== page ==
Traumatic Grief After Violent Dying
With Edward K (Ted) Rynearson, MD
Recorded February 2018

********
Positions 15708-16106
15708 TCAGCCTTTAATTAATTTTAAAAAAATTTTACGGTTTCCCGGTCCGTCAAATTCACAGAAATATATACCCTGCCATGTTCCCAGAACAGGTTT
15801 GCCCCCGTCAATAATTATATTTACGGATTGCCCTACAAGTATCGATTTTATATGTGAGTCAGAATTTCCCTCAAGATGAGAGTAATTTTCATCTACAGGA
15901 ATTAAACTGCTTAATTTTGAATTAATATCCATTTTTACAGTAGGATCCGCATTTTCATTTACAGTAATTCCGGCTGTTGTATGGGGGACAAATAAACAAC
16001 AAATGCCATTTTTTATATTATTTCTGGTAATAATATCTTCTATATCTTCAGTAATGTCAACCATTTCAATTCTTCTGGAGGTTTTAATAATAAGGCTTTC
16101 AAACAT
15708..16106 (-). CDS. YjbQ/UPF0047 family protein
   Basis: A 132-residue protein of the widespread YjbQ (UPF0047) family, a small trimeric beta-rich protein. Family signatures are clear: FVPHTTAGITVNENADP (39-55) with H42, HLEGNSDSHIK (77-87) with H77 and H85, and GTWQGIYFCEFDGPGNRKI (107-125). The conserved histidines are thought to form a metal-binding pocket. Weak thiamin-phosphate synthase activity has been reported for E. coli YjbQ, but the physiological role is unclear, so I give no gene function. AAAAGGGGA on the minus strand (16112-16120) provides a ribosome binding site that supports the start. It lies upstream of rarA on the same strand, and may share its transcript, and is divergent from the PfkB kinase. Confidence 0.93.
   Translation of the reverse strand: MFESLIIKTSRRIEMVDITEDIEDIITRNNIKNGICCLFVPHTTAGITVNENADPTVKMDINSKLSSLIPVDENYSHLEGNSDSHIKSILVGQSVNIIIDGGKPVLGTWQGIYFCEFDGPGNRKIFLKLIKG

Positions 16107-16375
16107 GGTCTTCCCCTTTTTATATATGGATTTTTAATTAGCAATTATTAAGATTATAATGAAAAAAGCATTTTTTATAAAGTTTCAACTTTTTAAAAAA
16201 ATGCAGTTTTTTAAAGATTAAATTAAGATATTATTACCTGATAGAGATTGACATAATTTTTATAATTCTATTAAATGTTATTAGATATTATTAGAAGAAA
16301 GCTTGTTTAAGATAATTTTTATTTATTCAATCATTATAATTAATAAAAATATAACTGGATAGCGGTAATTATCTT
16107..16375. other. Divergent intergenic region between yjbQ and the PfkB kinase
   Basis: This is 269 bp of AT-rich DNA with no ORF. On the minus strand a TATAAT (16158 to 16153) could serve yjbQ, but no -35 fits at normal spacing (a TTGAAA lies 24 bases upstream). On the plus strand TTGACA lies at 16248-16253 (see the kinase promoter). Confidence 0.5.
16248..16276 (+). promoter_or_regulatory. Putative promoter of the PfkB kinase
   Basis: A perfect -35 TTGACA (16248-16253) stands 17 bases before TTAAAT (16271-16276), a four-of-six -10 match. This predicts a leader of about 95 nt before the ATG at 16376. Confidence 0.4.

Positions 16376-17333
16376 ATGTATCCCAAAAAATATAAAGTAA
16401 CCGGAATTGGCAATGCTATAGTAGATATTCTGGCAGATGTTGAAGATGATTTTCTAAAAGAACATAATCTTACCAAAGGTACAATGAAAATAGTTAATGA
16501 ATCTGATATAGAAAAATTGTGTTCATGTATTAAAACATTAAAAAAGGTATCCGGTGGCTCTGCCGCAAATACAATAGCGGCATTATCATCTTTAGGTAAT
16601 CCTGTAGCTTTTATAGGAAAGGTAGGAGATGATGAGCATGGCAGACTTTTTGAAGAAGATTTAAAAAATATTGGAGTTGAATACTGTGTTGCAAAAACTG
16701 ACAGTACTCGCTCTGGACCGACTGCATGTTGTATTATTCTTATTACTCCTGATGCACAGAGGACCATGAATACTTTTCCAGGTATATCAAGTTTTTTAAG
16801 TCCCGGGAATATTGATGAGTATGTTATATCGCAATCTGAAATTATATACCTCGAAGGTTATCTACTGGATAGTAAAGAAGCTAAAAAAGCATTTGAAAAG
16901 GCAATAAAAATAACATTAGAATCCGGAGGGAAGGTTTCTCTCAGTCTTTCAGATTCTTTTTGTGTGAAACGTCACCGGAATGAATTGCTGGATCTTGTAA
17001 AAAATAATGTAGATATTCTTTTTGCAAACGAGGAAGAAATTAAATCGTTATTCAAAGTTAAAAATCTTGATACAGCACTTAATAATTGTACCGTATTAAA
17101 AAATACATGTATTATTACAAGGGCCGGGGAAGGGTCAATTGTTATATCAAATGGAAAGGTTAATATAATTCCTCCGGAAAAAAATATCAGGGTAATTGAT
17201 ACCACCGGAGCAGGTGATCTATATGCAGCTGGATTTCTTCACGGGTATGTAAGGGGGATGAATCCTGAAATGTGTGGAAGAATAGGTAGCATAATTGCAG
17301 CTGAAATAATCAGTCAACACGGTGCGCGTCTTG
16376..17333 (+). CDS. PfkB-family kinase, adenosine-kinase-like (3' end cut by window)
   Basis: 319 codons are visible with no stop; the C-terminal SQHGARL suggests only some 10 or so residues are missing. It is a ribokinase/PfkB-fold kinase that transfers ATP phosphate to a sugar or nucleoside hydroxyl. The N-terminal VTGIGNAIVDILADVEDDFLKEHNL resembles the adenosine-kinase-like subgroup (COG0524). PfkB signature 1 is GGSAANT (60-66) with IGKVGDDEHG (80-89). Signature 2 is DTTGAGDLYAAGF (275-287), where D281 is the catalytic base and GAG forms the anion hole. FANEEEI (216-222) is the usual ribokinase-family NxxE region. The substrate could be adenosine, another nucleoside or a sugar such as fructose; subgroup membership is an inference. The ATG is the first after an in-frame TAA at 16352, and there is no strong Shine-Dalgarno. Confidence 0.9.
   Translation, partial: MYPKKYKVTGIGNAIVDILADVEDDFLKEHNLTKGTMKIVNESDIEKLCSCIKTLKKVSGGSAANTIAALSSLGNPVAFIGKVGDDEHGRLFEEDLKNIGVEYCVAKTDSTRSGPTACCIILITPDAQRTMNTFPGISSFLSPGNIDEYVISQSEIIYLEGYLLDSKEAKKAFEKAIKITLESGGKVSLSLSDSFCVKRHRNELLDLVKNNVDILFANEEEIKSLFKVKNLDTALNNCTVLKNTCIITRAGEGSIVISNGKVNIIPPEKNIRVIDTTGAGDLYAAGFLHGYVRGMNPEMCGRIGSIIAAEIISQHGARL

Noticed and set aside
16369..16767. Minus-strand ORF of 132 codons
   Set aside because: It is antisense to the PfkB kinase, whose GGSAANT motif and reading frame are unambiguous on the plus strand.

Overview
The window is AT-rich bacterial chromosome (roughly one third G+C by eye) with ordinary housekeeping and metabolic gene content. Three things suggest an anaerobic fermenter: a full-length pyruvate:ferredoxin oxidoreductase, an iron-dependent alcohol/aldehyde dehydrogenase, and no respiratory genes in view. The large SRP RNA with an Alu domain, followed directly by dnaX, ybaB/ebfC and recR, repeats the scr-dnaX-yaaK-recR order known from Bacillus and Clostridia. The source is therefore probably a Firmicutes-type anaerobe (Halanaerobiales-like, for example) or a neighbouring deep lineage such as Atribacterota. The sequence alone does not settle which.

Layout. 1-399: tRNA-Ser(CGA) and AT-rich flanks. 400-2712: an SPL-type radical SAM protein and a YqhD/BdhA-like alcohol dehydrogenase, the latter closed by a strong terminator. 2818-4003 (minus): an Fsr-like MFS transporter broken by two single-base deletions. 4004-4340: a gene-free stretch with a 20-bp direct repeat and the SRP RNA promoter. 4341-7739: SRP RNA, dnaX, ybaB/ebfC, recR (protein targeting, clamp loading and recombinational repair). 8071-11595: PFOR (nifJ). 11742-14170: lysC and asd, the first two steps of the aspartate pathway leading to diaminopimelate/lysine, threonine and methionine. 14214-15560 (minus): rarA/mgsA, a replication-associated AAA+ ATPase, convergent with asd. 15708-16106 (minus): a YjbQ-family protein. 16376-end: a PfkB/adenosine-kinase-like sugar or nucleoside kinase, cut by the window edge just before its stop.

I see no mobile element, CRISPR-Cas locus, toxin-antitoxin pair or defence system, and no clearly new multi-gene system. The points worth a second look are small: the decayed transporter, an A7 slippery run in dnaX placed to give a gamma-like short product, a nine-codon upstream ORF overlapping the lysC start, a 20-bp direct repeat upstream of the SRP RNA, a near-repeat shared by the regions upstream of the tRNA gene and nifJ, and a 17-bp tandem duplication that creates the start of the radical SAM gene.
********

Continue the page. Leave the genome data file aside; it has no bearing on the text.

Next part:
Contemporary research indicates there are differences between the bereavement experiences of individuals grieving non-violent versus violent death losses. In fact, studies suggest that violent death can be particularly challenging for mourners on a variety of levels. Individuals bereaved by homicide, suicide, and fatal accident appear to face distinct challenges physically, psychologically, socially, and spiritually. Many experience shock and horror at the manner of death, a disruption of their assumptive world, traumatic dysregulation of their physiology, relational strain in their social network, an inability to make sense of the death, or a spiritual crisis as a result of the loss. There are a number of factors that may place survivors of violent loss at an increased risk for elevated levels of psychological distress as they struggle in accommodating. The lecture will discuss aspects of poor bereavement outcome in violent death survivors in the form of traumatic grief. More research and greater awareness is needed in relation to these unique and complicating aspects while mourning the sudden, violent death of a loved one. The objective of this lecture is to increase understanding on how this understudied and underserved population copes with the loss of a loved one to violent death while evaluating the clinical implications of high levels of psychological distress, and other factors facing survivors. Drawing on the lecturer’s ongoing research activities and extensive clinical experience with traumatic grief, this presentation will discuss theory, case examples and clinical principles illustrating the inherent differences found in unexpected, violent bereavement, and outline a manualized short term intervention (Restorative Retelling) shown to be particularly helpful in treating this population.